Women with advanced breast cancer could live longer thanks to two new drugs hailed as offering an “amazing” step forward in treatment, The Telegraph reports.One therapy destroyed 40 per cent of tumours among patients with one of the most deadly forms of cancer – twice as many as those given standard treatment.Experts said that they were hopeful that the treatment would save lives, with signs it could spare one in three breast cancer sufferers from undergoing invasive surgery.
The second combination therapy – which works for the most common type of breast cancer, more than doubled the time tumours were kept at bay.It meant women with advanced disease were able to secure an extra five months before enduring gruelling sessions of chemotherapy.One in four cases of breast cancer is Her2 positive, a type of disease which is particularly aggressive.
When the drug Perjeta was given to such women, in combination with standard treatment, tumours disappeared in 40 per cent of cases, without surgery. Leading specialists said the “terrific results” from a trial of 417 women meant that around one in three of those who would normally undergo breast removal could be spared the surgery. Huge tumours – some as large as 4 inches – were totally destroyed, the experts said.
Until now, the drug had been shown to extend survival for patients with advanced breast cancer, who had already undergone surgery and other treatments. But the new trial showed that giving the drug as an “upfront” treatment as soon as a diagnosis was made “put the brakes” on the disease. Prof David Miles, lead clinician for breast cancer, Mount Vernon Cancer Centre, described the results as “amazing”.
Speaking at the American Society for Clinical Oncology’s annual conference in Chicago, he said: “Knowing that you’ve had a fantastic response in the breast – a terrific response – predicts that these patients are going to do a lot better.” The findings suggest around one in three women who would normally have to undergo total or partial breast removal could be spared surgery, he said.
“When you come to do the surgery you find nothing left,” he said. While survival data has yet to be published, “the hope is we’re going to cure more,” he said. “All the evidence is pointing in the direction that we will see progression-free survival and prolonged survival,” he said. The drug made by Roche costs around £10,000 for a course of treatments, but is not yet licensed for use in the UK as an upfront treatment.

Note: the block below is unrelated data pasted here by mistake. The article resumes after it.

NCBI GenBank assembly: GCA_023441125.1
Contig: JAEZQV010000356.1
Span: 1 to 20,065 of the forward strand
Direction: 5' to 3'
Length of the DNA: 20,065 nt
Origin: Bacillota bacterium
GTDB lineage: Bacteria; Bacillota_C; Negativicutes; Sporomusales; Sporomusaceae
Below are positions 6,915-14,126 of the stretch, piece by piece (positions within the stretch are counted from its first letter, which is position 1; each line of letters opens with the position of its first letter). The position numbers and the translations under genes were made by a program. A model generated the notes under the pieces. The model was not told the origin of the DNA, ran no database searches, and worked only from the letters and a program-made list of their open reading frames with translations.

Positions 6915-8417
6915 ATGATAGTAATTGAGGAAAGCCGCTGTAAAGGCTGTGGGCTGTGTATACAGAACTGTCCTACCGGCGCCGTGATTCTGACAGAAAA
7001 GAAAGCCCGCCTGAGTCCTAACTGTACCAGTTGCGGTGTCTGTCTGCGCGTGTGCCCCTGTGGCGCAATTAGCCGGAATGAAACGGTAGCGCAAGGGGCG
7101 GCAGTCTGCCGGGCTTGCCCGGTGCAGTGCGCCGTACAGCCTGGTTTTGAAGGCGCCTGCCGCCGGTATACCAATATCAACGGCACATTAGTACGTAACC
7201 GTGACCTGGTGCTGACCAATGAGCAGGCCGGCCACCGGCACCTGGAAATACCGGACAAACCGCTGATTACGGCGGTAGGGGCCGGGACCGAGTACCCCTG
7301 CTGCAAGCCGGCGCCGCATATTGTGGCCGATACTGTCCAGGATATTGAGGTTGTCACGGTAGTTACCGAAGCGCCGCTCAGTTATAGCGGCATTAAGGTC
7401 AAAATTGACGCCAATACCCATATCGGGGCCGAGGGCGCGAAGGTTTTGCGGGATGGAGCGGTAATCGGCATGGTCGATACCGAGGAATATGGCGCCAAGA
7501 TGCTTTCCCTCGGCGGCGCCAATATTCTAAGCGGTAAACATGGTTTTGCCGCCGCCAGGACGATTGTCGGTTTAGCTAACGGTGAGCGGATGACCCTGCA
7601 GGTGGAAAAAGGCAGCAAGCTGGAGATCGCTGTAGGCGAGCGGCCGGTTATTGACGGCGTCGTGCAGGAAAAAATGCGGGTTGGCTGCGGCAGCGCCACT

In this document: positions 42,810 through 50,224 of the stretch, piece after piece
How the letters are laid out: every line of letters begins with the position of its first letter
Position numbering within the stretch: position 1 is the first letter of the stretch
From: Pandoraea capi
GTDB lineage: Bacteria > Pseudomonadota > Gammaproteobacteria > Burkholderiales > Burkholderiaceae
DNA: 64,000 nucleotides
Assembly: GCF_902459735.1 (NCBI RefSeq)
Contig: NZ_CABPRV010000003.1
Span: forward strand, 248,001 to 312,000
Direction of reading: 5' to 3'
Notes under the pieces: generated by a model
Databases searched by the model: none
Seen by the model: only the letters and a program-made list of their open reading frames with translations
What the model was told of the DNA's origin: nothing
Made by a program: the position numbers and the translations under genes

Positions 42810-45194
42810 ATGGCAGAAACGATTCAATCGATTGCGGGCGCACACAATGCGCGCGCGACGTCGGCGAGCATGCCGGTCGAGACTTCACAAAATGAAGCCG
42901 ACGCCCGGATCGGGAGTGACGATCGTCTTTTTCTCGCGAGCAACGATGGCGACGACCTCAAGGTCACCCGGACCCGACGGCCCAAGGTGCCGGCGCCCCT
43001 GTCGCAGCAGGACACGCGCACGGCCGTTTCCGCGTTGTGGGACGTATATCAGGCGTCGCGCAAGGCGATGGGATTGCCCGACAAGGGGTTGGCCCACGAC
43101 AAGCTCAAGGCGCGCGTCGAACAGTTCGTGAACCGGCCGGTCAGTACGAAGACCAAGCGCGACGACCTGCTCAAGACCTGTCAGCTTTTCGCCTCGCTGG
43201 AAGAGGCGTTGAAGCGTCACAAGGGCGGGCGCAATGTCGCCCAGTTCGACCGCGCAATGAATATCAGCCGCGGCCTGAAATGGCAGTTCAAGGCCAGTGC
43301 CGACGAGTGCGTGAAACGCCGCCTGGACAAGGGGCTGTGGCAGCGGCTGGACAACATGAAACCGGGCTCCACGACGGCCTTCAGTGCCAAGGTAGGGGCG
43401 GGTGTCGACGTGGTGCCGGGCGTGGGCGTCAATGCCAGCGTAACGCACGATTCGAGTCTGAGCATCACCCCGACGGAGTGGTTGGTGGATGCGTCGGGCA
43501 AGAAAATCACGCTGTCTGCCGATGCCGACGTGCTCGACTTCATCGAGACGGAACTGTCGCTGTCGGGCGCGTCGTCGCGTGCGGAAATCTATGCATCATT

Promising advances in research could mean longer, healthier lives for women with breast cancer, the number one cancer in women worldwide, experts said Saturday at a major US cancer conference. The second drug, palbociclib, made by Pfizer, was tested in women with the most common form of breast cancer, suffered by three in four sufferers. When women with advanced oestrogen receptor positive breast cancer were given the treatment, in combination with a second agent, they were able to double the time before disease advanced.
The findings were so exciting that investigators stopped the trial early, so all women in the study could access the drugs. The combination delayed disease progression for just over nine months, compared to nearly four months in women taking Fulvestrant alone, according to a randomized study of 521 women, most of whom were post-menopausal.
“After initial hormonal therapy stops working in metastatic breast cancer, the next step is typically chemotherapy, which can be effective, but the side effects are often very difficult for women,” said lead study author Nicholas Turner, a consultant medical oncologist at The Royal Marsden and a team leader at The Institute of Cancer Research, London, United Kingdom.
“This relatively easy-to-take new drug can substantially delay the point when women need to start chemotherapy, making this an exciting new approach for women.” Palbociclib works by blocking a key protein that fuels the growth of hormone receptor-positive breast tumors. Researchers said that comparable benefits were seen in both pre- and postmenopausal women, but more long term research is needed to determine whether or not the drug helps women live longer.
Eluned Hughes, Head of Public Health at Breast Cancer Campaign and Breakthrough Breast Cancer, said: “We’re excited to see new targeted treatments for breast cancer coming through – these breakthroughs could potentially benefit thousands of women in the future. “It’s promising to see a possible new use for Perjeta to treat early breast cancer, however we need a much longer-term follow up in order to understand the full impact.
She also welcomed the findings on palbociclib.
“If approved this new approach could provide women with secondary breast cancer up to five months’ extra time before having to try chemotherapy options,” she said. “These findings prove just how vital research into new targeted treatments is, it’s an exciting time for breast cancer research – we really are on the tipping point of tackling this disease.”
Henry Scowcroft, from Cancer Research UK said: “While neither of these drugs can cure breast cancer, they could offer extra options for doctors looking after women with advanced disease. However, while these trial results are encouraging, it remains to be seen whether the drugs are cost-effective enough to be offered routinely on the NHS.”